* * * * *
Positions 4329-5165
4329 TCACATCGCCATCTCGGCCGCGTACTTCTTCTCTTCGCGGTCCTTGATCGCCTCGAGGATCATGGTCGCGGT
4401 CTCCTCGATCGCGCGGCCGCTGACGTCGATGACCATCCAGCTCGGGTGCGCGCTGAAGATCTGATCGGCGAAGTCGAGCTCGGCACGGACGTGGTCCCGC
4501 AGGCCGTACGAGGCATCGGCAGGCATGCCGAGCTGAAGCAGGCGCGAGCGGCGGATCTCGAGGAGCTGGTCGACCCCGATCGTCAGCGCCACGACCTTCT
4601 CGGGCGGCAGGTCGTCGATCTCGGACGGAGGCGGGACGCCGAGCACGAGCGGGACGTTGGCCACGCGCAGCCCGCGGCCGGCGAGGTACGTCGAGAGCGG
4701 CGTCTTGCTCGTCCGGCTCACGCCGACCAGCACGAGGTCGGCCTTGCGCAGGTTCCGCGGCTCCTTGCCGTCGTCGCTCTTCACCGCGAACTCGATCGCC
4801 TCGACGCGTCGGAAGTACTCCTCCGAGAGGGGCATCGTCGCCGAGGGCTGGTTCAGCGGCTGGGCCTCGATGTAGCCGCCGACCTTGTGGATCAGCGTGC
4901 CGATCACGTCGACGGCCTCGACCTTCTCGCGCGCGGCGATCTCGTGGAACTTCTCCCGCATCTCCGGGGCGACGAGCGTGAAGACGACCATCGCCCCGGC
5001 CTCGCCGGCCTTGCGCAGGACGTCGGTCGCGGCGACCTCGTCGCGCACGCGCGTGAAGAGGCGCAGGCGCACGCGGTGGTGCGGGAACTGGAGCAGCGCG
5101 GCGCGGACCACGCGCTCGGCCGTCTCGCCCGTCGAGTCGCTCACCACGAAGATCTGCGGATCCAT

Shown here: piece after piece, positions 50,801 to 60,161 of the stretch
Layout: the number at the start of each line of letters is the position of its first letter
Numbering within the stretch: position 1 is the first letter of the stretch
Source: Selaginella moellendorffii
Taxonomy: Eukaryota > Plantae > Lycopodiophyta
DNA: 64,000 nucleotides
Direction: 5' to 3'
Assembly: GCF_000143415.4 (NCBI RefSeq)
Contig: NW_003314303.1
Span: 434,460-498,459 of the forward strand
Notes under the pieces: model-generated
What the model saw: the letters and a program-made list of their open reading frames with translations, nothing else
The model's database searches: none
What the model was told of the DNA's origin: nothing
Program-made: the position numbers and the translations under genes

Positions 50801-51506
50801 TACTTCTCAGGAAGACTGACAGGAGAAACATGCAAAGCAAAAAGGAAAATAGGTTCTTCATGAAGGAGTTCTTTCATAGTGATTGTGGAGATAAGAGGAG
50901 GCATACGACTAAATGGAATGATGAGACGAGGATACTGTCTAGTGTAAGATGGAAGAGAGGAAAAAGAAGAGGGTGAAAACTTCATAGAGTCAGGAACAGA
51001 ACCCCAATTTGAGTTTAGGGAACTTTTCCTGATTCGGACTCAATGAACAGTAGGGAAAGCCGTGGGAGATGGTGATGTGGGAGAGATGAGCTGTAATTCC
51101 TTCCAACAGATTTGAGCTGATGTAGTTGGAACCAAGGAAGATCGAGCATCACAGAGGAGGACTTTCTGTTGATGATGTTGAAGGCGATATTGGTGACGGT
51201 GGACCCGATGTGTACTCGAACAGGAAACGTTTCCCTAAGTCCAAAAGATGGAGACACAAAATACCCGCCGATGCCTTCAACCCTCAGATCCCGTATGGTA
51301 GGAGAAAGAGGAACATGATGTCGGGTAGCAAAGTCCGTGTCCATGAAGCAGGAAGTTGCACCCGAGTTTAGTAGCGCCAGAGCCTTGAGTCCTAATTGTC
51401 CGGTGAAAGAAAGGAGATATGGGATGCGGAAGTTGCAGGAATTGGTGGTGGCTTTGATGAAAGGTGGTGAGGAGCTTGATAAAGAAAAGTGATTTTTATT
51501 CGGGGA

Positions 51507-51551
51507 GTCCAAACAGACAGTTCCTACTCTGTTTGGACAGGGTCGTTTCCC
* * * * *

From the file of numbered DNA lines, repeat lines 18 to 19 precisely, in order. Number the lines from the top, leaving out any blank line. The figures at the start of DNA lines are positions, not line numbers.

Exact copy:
Assembly: GCF_000143415.4 (NCBI RefSeq)
Contig: NW_003314303.1